Palm Beach, and St. Lucie counties and accounting for 57 percent of all
irrigation water used during 1965. Excluding the four counties of
greatest use, ground water supplied 58 percent of the irrigation water in
26 the remainder of the state.
During 1965 more water was used for the irrigation of citrus than
for any other crop in Florida. An estimated 490,000 acres of citrus
were irrigated using 510,000 acre-feet of surface water and 650,000
acre-feet of ground water. The 260,000 acres of irrigated truck crops
required 540,000 acre-feet of surface water and 250,000 acre-feet of
ground water. About 1,170,000 acre-feet of surface water and 420,000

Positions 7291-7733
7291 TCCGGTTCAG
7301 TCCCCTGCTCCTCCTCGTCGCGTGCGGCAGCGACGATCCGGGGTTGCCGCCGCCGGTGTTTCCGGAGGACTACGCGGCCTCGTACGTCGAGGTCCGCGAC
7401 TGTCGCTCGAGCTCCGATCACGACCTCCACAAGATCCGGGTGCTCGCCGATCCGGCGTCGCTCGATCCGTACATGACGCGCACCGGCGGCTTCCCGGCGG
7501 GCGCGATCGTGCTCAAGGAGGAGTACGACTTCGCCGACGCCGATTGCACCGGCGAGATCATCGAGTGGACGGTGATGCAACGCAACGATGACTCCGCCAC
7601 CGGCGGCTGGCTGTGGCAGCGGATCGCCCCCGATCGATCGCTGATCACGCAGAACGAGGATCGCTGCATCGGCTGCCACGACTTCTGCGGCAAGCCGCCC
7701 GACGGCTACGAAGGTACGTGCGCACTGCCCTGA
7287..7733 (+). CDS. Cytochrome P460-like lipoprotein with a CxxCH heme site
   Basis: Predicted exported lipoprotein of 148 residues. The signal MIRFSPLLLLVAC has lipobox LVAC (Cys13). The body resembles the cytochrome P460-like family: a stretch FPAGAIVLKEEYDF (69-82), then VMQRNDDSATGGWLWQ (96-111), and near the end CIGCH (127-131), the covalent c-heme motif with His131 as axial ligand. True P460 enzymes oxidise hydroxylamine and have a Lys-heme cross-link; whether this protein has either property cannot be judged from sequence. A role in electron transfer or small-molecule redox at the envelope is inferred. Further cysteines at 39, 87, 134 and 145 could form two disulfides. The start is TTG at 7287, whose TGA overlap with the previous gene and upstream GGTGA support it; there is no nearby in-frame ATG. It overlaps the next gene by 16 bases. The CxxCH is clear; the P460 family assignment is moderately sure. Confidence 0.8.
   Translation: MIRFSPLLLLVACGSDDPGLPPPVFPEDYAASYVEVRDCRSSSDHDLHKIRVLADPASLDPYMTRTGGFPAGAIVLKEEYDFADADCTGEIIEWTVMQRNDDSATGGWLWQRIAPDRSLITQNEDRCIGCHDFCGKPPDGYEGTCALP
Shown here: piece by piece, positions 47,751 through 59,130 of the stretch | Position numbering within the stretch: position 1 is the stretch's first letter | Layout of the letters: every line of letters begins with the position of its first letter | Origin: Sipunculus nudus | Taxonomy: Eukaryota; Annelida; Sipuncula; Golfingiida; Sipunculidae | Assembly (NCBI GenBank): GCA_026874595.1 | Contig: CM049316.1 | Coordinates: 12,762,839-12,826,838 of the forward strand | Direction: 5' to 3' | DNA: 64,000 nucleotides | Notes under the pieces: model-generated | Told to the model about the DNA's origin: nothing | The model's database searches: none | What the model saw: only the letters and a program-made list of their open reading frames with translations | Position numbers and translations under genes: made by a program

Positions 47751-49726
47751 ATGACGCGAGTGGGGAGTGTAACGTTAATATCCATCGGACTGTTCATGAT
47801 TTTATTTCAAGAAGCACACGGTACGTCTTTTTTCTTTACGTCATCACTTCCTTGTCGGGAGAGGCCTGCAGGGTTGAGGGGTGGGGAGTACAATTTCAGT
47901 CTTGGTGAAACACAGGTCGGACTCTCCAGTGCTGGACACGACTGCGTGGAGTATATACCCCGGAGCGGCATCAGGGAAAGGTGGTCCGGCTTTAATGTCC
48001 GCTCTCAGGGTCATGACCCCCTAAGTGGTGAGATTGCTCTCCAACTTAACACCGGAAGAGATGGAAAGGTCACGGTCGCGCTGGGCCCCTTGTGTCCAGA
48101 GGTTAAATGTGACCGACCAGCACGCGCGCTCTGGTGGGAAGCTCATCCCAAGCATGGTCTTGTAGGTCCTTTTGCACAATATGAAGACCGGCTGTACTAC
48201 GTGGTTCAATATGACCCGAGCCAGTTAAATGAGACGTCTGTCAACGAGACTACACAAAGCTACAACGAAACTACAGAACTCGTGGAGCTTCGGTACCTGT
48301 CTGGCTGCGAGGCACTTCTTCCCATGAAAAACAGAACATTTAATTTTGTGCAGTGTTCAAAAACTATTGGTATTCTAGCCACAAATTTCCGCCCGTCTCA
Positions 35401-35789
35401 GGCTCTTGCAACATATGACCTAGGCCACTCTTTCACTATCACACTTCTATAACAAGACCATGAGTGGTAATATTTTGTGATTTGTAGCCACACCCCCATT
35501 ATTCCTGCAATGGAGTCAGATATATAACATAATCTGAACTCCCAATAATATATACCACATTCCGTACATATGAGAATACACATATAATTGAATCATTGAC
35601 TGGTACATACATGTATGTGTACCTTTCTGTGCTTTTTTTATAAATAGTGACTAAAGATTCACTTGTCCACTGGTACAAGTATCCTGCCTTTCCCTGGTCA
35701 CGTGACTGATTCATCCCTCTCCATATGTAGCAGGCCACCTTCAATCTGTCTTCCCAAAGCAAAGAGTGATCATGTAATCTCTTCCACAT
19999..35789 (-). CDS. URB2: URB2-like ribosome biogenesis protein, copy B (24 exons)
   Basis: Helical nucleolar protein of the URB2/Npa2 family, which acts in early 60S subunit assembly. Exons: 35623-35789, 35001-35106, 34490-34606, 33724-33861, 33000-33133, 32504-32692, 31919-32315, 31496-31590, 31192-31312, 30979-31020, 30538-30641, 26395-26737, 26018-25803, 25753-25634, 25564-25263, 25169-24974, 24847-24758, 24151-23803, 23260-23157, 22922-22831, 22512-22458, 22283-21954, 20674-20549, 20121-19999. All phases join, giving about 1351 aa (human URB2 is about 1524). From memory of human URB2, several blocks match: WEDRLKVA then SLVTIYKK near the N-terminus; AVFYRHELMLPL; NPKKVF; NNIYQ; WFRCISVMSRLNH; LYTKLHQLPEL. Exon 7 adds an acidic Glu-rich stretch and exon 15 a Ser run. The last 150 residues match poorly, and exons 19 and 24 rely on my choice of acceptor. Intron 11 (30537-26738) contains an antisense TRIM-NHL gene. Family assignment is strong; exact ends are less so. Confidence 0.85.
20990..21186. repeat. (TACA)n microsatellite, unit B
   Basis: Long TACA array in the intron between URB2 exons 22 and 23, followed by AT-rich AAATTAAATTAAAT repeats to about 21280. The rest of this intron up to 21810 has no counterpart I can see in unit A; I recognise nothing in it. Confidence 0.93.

acre-feet of ground water were used to irrigate 500,000 acres of other
crops, principally pasture and sugar cane.
Generally the number of acres irrigated in each county was
determined from estimates supplied by the county agricultural agents.
Irrigation use for 1965 in counties in northern and central Florida was
estimated by using the irrigation requirements for average conditions as
determined by the U.S. Department of Agriculture (1965) and
increasing about 25 percent for conveyance losses. The water use rates
for irrigation in the counties generally east and south of Lake
Okeechobee (St. Lucie, Martin, Palm Beach, Hendry, Lee, Collier,
25* Broward, and Dade) were estimated to be greater than those for the
remainder of the state.
The following table shows the rates of water use for irrigated
acreage that were used for the 1965 estimates.
Water withdrawn, feet per acre per year
North and central South
Crop Florida Florida
Citrus 2.0 3.6-4.7
Pasture 2.9 -
Vegetables (truck crops) .6 4.0-4.4
Other .6-3.0 2.1-4.7
Thermoelectric power utilities used more water during 1965 tha